Michael Symmons Roberts, whose latest collection Drysalter won both a Costa Book Award and the Forward Prize for Poetry, visited the LBC as part of Maitreyabandhu’s Poetry East series. In this excerpt from the evening’s interview he talks about the ‘loss’ of his atheism, the relationship between his faith and his poetry, and what poetry itself might be for…
Maitreyabandhu: You’re on record as calling yourself a ‘struggling believer’. Your poems seem to have at their heart a doubting search for redemption. Wallace Stevens said that ‘After one has abandoned a belief in God, poetry is the essence which takes its place as life’s redemption.’ It’s interesting that you haven’t abandoned that belief, but poetry is still part of life’s redemption for you. I wondered if you could say more about faith as an animating force for you in the poems?
Michael Symmons Roberts: I love Wallace Stevens but I’ve always slightly struggled with that notion – I don’t think that art takes the place of religious belief. And I don’t think that art has in the truer sense redemptive power. But for me it’s part of the exploration and celebration of the possibility of truth – glimpses of truth and ultimate reality. When I realised I was losing my atheism I had a real panic that my poems would somehow become blandly devotional. And of course that was incredibly naïve. When you look at poets who were working from profound faith – in the twentieth century, John Berryman’s Dream Songs; Robert Lowell wrestling with his Catholicism; W. H. Auden, T. S. Eliot – there are countless examples. The struggle never goes away. And the idea that you ever reach a plateau where all the poems do is shine a light on the beauty of the belief – it just doesn’t happen. And once I stopped worrying about it, the relationship between my faith and my poetry seemed irrelevant, because I neither avoided those themes and ideas nor courted them. It was just part of me.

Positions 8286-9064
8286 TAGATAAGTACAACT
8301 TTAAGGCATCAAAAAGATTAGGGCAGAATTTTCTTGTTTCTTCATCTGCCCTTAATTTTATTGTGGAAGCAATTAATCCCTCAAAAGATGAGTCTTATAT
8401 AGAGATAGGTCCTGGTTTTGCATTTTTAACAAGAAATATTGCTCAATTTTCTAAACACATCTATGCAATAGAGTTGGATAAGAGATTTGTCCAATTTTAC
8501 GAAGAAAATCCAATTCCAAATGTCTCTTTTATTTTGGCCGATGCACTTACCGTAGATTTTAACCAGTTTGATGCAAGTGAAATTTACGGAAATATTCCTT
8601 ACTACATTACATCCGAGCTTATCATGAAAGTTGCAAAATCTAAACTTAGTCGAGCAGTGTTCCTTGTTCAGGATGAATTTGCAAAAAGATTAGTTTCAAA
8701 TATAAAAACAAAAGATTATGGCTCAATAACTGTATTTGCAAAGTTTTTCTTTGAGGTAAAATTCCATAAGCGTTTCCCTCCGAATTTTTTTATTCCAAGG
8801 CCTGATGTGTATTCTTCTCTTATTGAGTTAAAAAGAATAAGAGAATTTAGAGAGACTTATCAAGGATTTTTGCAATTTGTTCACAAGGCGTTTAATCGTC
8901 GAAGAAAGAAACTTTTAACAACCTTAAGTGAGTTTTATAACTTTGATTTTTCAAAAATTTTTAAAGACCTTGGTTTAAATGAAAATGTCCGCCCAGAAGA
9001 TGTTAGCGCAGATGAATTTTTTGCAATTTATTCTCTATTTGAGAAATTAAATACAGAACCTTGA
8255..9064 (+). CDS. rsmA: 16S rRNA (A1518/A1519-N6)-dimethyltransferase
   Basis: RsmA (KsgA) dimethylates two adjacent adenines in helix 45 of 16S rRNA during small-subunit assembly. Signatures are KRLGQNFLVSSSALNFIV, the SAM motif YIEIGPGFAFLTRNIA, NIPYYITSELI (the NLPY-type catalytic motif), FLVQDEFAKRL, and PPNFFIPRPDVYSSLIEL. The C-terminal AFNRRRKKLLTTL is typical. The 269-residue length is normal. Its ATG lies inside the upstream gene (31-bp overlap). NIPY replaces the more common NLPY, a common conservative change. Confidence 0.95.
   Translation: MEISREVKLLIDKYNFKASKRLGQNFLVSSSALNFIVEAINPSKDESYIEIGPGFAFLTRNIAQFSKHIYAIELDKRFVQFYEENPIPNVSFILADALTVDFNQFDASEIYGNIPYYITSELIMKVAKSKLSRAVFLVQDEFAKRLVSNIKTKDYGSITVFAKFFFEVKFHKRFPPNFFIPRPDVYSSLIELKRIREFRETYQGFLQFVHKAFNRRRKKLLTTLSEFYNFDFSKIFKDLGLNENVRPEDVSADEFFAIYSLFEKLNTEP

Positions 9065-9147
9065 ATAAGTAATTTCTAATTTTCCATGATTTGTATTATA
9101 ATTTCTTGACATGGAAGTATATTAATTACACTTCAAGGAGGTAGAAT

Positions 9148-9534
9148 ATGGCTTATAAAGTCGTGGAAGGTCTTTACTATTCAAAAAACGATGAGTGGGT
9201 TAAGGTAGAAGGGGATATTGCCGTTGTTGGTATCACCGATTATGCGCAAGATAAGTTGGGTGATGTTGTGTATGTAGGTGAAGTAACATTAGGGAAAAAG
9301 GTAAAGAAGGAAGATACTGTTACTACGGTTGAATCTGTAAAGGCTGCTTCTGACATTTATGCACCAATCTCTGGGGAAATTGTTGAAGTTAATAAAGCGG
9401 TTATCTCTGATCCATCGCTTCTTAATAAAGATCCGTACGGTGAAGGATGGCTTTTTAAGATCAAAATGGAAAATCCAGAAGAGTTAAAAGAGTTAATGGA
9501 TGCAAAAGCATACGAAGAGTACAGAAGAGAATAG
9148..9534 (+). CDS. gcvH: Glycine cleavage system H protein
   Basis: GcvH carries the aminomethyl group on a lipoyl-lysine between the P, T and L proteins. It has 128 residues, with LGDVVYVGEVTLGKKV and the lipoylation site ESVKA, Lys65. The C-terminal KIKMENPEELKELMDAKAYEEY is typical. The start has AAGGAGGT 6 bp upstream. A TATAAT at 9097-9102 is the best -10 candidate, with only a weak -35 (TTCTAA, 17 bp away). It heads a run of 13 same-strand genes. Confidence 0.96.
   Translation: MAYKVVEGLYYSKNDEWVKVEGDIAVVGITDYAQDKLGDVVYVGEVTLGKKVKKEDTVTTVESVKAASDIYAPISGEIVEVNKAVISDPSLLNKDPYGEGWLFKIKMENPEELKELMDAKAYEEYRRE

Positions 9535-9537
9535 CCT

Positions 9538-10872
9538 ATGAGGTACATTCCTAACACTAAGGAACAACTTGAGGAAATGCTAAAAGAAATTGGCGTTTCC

Reading Drysalter, George Steiner’s book Real Presences came strongly to mind. At the end of it he says that ‘What I affirm as the intuition is that where God’s presence is no longer a tenable supposition, and when His absence is no longer felt – indeed, an overwhelming weight of that absence – certain dimensions of thought and creativity are no longer available.’ I wonder whether that’s something you would agree with.
It’s a key quotation for me. It connected with me on a profound level because as an atheist I was obsessed with the absence, and then became obsessed with trying to find out what the presence might be, and then with glimpses of it. And all the poems and the poets that I admired the most were aware of that – that going out on to that edge where the presence or the absence is felt, was where the finest art seemed to come from.
This is one of those questions we always finish with – what is poetry for? Why do it? Is it religion now? Is it, as Stevens says, a place for the sacred now, the only place left?
The sacred is slightly different. I don’t think it’s a surrogate God… I think it can approach sacredness. I’m not claiming any of that for my own work. Some of the poems I’ve most admired from the past, poems by John Donne for instance, can be and often are used by people in their own devotion and prayer and so on. Seamus Heaney talked about poetry as an art form that had never fully been secularised. And that’s why you don’t hear extracts from novels read out at funerals very much! At moments of great love, or loss, people tend to reach for the particular language of poetry. So I do think it has an odd and not quite secular role in the culture, which is interesting. Where I suppose I’m wary of poetry, indeed any of the arts, is where people talk about it as a great ‘civilising force’. Partly because I think that’s a huge burden to put on a poet or a poem – that it’s going to actually change someone or somehow broaden their mind or make them a better person – but also because history rather dramatically suggests that that’s not the case. Some of the most sublimely ‘civilised’ people in the twentieth century did the most horrendous things. But I think I read poetry because it connects me with, and gives me glimpses of, the sacred, the metaphysical, the real. And the best poems surprise you in the way that they do that.